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What is greenwashing in fashion

Brands are making big environmental claims, but with only a small range of sustainable products, their eco-friendliness is in question. Here is how to spot greenwashing in Fashion and other businesses

The term sustainable fashion is gaining popularity and that is why more brands are associating themselves with this trend. However, the question is how authentically sustainable are they?

Some of them may genuinely be sustainable but there are some brands that only portray an image of being an ethical brand. These brands may just be greenwashing their customers.

Textile waste

The fashion industry is continuously making and replacing new trends, the speed at which they are doing it is leading to huge textile waste.

Most fashion brands do not even hold themselves responsible for treating the waste. The sustainability add-on, in this situation is nothing but a distraction from the critical issue of mindless consumerism and climate crises.

The fashion industry is not willing to tackle the problem holistically but instead by introducing a so-called sustainable collection it is damaging the ecosystem even more.

The sustainability claims made by fast fashion brands does not guarantee reforms in the outsourced factories for reasonable wage or improved working conditions.

Greenwashing in fashion

Greenwashing has become widespread amongst major fashion brands, and it can be difficult to identify them.

However, the rule of thumb would be to assess whether the sustainability claims are part of their business model or just an extra line in their unethical sea of fashion waste.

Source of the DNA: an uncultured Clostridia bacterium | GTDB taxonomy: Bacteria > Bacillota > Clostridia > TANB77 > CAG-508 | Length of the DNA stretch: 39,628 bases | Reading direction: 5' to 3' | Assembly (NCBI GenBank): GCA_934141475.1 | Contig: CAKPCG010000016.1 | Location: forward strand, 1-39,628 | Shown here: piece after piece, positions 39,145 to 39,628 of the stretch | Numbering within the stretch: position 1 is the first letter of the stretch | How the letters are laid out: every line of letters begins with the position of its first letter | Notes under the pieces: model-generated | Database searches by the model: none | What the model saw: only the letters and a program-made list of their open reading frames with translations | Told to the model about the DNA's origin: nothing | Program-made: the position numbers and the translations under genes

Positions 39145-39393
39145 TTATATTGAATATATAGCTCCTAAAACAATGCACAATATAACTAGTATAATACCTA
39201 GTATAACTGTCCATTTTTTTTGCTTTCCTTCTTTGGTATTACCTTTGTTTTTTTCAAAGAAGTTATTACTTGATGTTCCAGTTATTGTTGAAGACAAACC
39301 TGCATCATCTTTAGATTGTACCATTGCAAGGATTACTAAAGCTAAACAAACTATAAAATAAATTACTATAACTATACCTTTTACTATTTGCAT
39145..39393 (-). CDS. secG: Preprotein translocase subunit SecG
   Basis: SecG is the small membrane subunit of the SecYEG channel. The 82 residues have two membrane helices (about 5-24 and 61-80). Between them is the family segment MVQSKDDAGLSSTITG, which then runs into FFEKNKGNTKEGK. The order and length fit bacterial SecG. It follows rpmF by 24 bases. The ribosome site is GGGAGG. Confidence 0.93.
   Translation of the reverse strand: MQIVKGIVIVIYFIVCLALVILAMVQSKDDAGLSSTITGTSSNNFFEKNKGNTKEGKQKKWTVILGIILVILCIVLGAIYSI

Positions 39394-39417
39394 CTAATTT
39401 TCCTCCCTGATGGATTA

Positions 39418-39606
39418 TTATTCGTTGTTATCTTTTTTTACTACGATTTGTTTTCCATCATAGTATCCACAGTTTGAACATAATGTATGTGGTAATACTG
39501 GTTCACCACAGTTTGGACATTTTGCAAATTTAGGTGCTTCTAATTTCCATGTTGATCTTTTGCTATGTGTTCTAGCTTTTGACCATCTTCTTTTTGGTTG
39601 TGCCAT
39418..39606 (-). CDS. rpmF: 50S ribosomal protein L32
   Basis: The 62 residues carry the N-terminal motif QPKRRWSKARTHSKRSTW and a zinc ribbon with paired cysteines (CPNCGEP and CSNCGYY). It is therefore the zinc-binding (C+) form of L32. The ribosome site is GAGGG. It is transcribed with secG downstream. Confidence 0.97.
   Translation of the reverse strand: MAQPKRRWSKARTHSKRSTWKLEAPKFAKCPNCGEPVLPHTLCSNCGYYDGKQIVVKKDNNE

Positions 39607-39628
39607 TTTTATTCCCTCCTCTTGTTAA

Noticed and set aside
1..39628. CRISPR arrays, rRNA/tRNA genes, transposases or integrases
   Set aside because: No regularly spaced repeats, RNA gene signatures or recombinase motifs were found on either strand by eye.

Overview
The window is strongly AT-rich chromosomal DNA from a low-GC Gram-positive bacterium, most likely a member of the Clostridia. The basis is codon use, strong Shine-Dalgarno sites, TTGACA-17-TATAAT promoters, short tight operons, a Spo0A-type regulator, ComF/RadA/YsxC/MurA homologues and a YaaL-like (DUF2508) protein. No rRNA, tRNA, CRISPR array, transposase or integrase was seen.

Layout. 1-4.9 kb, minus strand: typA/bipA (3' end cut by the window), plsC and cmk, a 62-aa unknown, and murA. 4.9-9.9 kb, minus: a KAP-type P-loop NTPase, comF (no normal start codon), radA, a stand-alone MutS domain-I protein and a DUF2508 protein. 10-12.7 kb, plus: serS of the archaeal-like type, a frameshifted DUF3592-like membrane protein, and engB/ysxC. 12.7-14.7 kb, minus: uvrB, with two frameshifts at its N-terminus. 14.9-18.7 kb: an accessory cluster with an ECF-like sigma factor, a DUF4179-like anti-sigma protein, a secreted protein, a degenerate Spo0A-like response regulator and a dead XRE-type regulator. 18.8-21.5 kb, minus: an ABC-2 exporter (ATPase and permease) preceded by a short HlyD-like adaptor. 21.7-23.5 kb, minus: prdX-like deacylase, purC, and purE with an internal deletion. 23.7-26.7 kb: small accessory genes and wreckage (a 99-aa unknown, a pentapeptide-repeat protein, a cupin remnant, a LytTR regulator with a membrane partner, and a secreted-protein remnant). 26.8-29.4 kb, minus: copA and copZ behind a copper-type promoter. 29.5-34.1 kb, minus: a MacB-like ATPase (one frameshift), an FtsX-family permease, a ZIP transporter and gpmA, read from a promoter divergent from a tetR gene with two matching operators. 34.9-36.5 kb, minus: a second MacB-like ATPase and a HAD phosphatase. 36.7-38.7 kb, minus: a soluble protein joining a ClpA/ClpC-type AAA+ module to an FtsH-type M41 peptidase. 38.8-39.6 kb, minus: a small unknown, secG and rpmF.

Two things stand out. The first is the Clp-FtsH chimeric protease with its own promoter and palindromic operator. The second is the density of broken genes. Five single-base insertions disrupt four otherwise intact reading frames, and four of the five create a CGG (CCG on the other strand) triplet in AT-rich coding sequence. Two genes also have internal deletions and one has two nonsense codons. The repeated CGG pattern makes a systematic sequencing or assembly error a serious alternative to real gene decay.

To be more certain, it’s better to look at facts and numbers than take their word for it. Look at the tags on the clothing to check the percentage of recycled materials used in the product.

Some brands endorse greenwashing with the use of materials that are apparently degradable like viscose, rayon and bamboo.

In such cases it is important to know how the materials were sourced, to understand if their claim is authentic.

Since bamboo is degradable but is exposed to pesticides, it can in-fact be an insidious polluter, making the perfect case for greenwashing.

Viscose also needs to be extracted from a verified source otherwise it can be a contributor to deforestation.

Look for authentic certificates that confirm an accepted standard across the supply chain and reports that inform the reader about the treatment of the factory workers across the globe.

How to stop greenwashing

It is important for brands to improve their supply chains and use innovation to fulfil the cause of sustainability. Switch to organic cotton and recycle discarded textile.

If more businesses adapt to this approach and spend more on research and development, they can benefit their company in the long run by increasing margins and decreasing costs. 

The good news is that the fashion industry is witnessing emerging brands that are already adapting to sustainability by doing noteworthy R&D innovations.

Author

Sanober Jakhrani

Sanober Jakhrani

Sanober is our Content Marketing Specialist at Pinfluencer.io. She cares deeply about sustainability and environmental issues and wants to connect as many marketers with Pinfluencer to do our bit to accelerate the global shift in consumer behaviour.

Author

Sanober Jakhrani

Sanober Jakhrani

Sanober is our Content Marketing Specialist at Pinfluencer.io. She cares deeply about sustainability and environmental issues and wants to connect as many marketers with Pinfluencer to do our bit to accelerate the global shift in consumer behaviour.

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